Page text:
Abstract: A significant and unfading theme in fundamental science is the classification of matter. The classifications of matter reflect the uses and functions of matter. However, the traditional classifications of matter are primarily restricted to using a few common physical characteristics or degrees of freedom, such as elements, geometrical structures, or chemical compounds. Topological classification, a new classification scheme based on topology, has been gradually introduced into investigations of classifications of matter. Natural matter can be further divided into various topological classes, such as topological/trivial insulators and topological semimetals, in accordance with topological classifications. Novel topological phenomena between two topologically distinct materials have been observed with plenty of applications such as topological laser and on-chip THz-region optical transport. Although many theories about topological classifications have been constructed, there are still new topological mechanisms or materials reported very recently. The reason is that these theoretical approaches heavily rely on abstract mathematics (such as homotopy group, K-theory, or Clifford algebra), which is incomplete, under slow development, and may be incorrect in new cases. Note that many materials previously classified as “trivial” are found to be topological with new theoretical advances. Therefore, a question is raised: is it possible to dispense with flawed mathematical techniques (e.g., homotopy group and K-theory) or refrain from using any human knowledge? In other words, can we realize topological classifications only based on raw data collected from matter? In this project, I aim to systematically incorporate machine learning to realize topological classification in a data-driven manner, in order to abandon the traditional abstract mathematics. The methodology is based on applying unsupervised learning technologies to raw data from Hamiltonian samples to capture topologically distinct phases. In contrast to earlier math-heavy theories, this data-driven approach will not require any human experience or knowledge. Therefore, it will not miss a “hidden” topological phase due to the incomplete list of topological invariants or theoretical limitations. It also takes practical constraints (e.g., a finite number of bands) into account, and reveals some previously unnoticed features. 

Dao Fuying

Host School ​: SBS
Email: [email protected]
Personal Webpage:

Dao Fuying received a Ph.D in Biomedical Engineering from the University of Electronic Science and Technology of China. Based on a background in biology and computational science, Fuying’s doctoral research focused on origin replication sites identification in eukaryotic genome through integrative analyses of genome-wide DNA methylation, histone modification profiles, and 3D genomics (Dao et al. 2023, INT J BIOL MACROMOL; Dao et al. 2022, RESEARCH; Dao et al. 2021a,BRIEF BIOINFORM ( Highly cited paper); Dao et al. 2021b,BRIEF BIOINFORM (Highly cited paper); Dao et al. 2021c,BRIEF BIOINFORM; Dao et al. 2019, Bioinformatics (Highly cited and hot paper)). Fuying continued her research in Dr. Melissa fullwood’s lab as a postdoctoral research fellow, to identify chromatin interactions and cancer biomarkers using artificial intelligence methods.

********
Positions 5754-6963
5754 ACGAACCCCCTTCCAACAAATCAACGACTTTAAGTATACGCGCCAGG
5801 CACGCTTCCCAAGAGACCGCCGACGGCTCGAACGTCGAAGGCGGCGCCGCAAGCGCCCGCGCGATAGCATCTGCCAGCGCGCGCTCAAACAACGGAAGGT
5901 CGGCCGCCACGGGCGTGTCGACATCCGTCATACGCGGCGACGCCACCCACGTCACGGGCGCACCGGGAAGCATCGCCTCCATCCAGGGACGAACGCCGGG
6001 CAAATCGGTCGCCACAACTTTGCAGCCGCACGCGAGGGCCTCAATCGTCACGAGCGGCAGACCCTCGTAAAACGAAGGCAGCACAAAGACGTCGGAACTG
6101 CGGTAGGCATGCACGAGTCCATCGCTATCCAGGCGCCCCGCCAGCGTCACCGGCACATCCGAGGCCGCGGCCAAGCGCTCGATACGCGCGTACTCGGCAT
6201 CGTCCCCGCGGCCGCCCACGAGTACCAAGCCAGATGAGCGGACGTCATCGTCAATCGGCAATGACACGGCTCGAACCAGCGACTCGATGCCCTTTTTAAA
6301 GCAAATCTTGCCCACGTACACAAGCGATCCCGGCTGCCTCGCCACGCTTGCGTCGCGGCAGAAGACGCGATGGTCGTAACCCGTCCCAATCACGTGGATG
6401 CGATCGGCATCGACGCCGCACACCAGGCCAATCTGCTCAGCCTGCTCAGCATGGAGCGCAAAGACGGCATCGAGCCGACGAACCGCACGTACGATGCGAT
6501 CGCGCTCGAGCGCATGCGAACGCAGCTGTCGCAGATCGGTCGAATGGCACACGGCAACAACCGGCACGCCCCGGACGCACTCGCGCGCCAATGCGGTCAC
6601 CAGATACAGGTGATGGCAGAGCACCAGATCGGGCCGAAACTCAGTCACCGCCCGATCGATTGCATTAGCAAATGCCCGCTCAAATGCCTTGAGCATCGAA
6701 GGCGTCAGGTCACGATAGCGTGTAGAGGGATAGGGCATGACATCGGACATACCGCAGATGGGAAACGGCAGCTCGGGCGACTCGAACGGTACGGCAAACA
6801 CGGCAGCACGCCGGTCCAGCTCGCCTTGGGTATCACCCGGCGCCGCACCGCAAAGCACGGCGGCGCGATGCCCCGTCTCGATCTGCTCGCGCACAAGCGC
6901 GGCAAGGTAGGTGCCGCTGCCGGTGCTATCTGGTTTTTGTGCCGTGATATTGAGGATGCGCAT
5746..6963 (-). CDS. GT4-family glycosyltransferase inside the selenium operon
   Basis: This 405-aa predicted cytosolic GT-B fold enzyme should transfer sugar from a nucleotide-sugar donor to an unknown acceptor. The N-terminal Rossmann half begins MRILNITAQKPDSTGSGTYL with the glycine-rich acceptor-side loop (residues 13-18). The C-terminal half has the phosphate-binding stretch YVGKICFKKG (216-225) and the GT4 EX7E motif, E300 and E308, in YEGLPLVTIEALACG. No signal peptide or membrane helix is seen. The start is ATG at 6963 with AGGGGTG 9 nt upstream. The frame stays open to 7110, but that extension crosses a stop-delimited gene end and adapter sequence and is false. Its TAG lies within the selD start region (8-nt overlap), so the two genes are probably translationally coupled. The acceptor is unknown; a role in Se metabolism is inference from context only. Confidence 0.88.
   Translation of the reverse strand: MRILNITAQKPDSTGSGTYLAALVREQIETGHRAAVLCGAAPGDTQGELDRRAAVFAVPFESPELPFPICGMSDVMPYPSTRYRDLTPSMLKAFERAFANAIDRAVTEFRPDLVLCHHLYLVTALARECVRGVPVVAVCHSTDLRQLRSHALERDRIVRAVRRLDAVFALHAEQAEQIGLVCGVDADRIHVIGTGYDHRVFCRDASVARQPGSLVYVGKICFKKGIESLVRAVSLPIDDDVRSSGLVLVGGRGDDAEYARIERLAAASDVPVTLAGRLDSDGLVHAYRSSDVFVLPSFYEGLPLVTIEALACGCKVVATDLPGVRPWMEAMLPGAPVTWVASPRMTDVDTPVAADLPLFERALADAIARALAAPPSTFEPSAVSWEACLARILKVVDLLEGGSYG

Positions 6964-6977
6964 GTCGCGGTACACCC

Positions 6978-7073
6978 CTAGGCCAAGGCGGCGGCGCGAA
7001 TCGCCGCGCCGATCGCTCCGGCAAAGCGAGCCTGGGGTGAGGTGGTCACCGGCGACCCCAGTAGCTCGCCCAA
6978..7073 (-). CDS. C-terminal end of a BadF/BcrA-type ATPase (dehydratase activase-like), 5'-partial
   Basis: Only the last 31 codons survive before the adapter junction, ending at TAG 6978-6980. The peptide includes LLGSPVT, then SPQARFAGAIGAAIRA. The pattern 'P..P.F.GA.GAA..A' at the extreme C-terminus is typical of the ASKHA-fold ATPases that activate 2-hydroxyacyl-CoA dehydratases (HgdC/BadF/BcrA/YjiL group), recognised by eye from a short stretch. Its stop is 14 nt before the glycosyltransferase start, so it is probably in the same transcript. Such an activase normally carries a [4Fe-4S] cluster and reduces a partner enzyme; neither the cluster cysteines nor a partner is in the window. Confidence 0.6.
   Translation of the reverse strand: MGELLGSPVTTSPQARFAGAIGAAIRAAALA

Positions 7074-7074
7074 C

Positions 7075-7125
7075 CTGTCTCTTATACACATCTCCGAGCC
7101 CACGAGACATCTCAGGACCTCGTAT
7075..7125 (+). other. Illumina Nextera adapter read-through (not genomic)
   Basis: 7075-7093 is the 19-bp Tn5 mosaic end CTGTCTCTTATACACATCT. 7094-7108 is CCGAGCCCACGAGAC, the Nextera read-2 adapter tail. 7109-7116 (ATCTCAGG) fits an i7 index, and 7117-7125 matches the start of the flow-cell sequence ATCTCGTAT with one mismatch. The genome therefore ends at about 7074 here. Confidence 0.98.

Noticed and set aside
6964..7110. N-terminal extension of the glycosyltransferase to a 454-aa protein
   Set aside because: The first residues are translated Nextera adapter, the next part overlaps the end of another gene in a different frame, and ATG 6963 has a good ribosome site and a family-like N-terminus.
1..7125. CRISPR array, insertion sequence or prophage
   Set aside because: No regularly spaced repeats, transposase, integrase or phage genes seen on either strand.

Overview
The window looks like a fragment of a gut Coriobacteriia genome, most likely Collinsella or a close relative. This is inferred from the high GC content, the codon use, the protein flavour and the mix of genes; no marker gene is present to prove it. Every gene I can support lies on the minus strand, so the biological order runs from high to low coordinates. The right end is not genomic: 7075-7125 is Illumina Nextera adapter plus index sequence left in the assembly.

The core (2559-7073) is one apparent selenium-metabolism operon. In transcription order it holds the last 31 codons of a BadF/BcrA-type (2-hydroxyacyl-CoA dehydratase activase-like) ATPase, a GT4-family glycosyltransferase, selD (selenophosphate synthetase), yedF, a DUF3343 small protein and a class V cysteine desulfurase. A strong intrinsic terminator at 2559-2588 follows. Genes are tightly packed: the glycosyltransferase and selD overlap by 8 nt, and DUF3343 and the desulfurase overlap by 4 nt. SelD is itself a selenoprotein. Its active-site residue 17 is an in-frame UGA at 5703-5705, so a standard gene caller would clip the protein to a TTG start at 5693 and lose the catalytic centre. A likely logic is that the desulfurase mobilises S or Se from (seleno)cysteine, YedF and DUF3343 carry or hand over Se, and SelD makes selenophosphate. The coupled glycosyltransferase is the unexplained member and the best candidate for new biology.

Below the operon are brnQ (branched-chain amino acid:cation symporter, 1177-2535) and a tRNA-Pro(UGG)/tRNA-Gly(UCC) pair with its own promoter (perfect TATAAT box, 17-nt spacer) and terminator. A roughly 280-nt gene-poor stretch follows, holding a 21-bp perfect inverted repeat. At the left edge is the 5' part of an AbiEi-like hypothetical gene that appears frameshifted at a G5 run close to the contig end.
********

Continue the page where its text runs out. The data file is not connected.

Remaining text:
Research Interests: Dao Fuying is interested in designing and using computational approaches to solve biological issues. Particularly, she prefers to identify chromatin interactions and cancer biomarkers using artificial intelligence methods, aim to develop precise therapies for cancer by identifying specific chromatin interaction-based biomarkers.

Project: Application of deep learning in identifying chromatin interactions and cancer biomarkers
Abstract: In eukaryotes, chromatin is folded into complex 3D structures and dynamically regulates life processes. Use of artificial intelligence methods to identify specific chromatin interaction-based biomarkers enables the differentiation of various cancer subtypes and the development of precise therapies for more effective cancer treatment. Here I hypothesize that a deep learning model can mine informative features and predict accurately chromatin interactions in RNA-Seq samples. The significance of this work is that if successful, we will be able to analyze large cohorts of clinical RNA-Seq data for chromatin interactions and suggest potential epigenetic drugs for further drug testing.


Tian Qingyun

Host School ​: CEE
Email: [email protected].

Tian Qingyun obtained her B.Eng degree from Southeast University, China in 2016. Then she received her Ph.D. degree from Nanyang Technological University, Singapore, in 2022. After graduation, she worked as a research fellow in Nanyang Technological University and National University of Singapore. Her research mainly focuses on modelling and optimization of transportation system. 

Research Interests: Urban transportation, Connected and autonomous vehicles, Infrastructure planning and design, Shared mobility, Intelligent transportation system.

Project: Learning based modeling framework and application in operation management of transportation system